Western Australian seafood company creates world first abalone breakthrough

A world-first breakthrough on Western Australia’s southern coastline is being celebrated as a game-changing innovation for abalone, which is now formally recognised as a Wild Enhanced Fishery, meeting the international gold standard for sustainable seafood management by the Marine Stewardship Council (MSC).

The ‘ocean-ranching’ concept was established when WA-based Rare Foods Australia developed a model to combine the sustainability and environmental benefits of aquaculture with the market appeal and premium pricing of wild-catch fisheries.

The result is a 413-hectare underwater ocean ranch in the nutrient-rich waters of Flinders Bay near Augusta, which is home to hundreds of thousands of greenlip abalone, which are hand-planted to grow among a field of specially designed underwater structures, known as ‘ab-itats’.

WA Fishing Industry Council Chief Executive Officer, Darryl Hockey said the ocean-ranching model is a real game-changer for abalone farming as it is totally sustainable and brings together the best of wild-catch fishing, with the consistency and harvesting economics of aquaculture.  Furthermore, it generates local jobs and valuable export income for coastal communities.

“It’s very clever. The abalone grow naturally as they do in the ocean environment but can be more effectively monitored during their growth cycle, and safely harvested when they are ready, which provides a level of product consistency which is not possible in wild-catch environments.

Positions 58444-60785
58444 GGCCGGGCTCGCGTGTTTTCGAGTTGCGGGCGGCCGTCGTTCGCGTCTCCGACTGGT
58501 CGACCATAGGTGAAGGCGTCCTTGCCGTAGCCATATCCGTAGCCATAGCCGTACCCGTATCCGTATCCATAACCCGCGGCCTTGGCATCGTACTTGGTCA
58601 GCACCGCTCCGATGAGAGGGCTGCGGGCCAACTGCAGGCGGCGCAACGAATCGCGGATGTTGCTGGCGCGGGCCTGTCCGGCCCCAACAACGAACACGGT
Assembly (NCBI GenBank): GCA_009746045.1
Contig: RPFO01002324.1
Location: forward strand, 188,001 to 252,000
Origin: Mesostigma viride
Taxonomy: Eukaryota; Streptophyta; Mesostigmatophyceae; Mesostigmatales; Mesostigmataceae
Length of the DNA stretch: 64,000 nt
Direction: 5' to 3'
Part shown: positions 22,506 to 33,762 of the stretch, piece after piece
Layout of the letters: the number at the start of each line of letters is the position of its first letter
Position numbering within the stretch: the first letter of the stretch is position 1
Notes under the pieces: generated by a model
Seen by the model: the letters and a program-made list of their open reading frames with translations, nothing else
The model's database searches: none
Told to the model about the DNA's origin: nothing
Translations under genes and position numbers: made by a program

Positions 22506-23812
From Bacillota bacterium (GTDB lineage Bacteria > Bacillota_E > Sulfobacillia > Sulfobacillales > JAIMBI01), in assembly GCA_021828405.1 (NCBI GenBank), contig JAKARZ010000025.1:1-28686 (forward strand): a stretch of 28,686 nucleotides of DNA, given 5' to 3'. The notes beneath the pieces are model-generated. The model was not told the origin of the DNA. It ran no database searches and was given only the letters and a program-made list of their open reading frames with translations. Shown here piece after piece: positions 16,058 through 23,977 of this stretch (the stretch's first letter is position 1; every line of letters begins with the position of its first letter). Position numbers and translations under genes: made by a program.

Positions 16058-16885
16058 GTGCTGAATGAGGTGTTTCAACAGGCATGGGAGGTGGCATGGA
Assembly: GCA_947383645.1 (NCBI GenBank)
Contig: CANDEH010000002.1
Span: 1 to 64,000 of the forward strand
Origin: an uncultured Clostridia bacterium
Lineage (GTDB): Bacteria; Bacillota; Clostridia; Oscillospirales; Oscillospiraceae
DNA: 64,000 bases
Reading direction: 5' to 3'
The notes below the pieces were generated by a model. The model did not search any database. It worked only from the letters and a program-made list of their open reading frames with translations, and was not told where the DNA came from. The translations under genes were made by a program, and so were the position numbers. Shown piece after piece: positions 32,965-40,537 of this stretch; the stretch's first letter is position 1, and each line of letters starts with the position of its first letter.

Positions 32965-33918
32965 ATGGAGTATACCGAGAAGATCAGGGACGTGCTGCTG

“This is a great example of how WA fishers are thinking outside the traditional models. This innovative approach to sustainable abalone fishing is a world-first that combines the consumer appeal of wild-catch fisheries with the product consistency and localised harvesting of aquaculture.

“We are confident the domestic and international markets will welcome this product, which is now back by the MSC eco-tick, which is the global gold standard for sustainability,” Darryl said.

Rare Foods Australia’s Chief Executive Rob Jorden said the achievement marks a critical milestone in the company’s journey and anchors its strategic commitment to customers to strengthen our core business.

“MSC certification supports the global tension point between the care for the protection of our oceans but the demand for wild produce to be supplied with continuity and consistency to chefs globally.  We are absolutely committed to being rare and reassuringly sustainable and look forward to broadening our offer to our local Australian and global customers,” he said.

Brad Adams, Executive Director – Corporate Development said the company had been sustainably managing abalone for more than fifteen years.

“Since 2007, we have worked tirelessly using sustainable practices in the supply of Greenlip Abalone.  Through innovation and patented solutions, we designed and created a reef. We are proud to have pioneered this process and now be recognized independently and internationally as a Wild Enhanced Fishery.

“It’s been an exciting journey to get here, but this is just the beginning with new and exciting possibilities being explored through the business,” Brad said.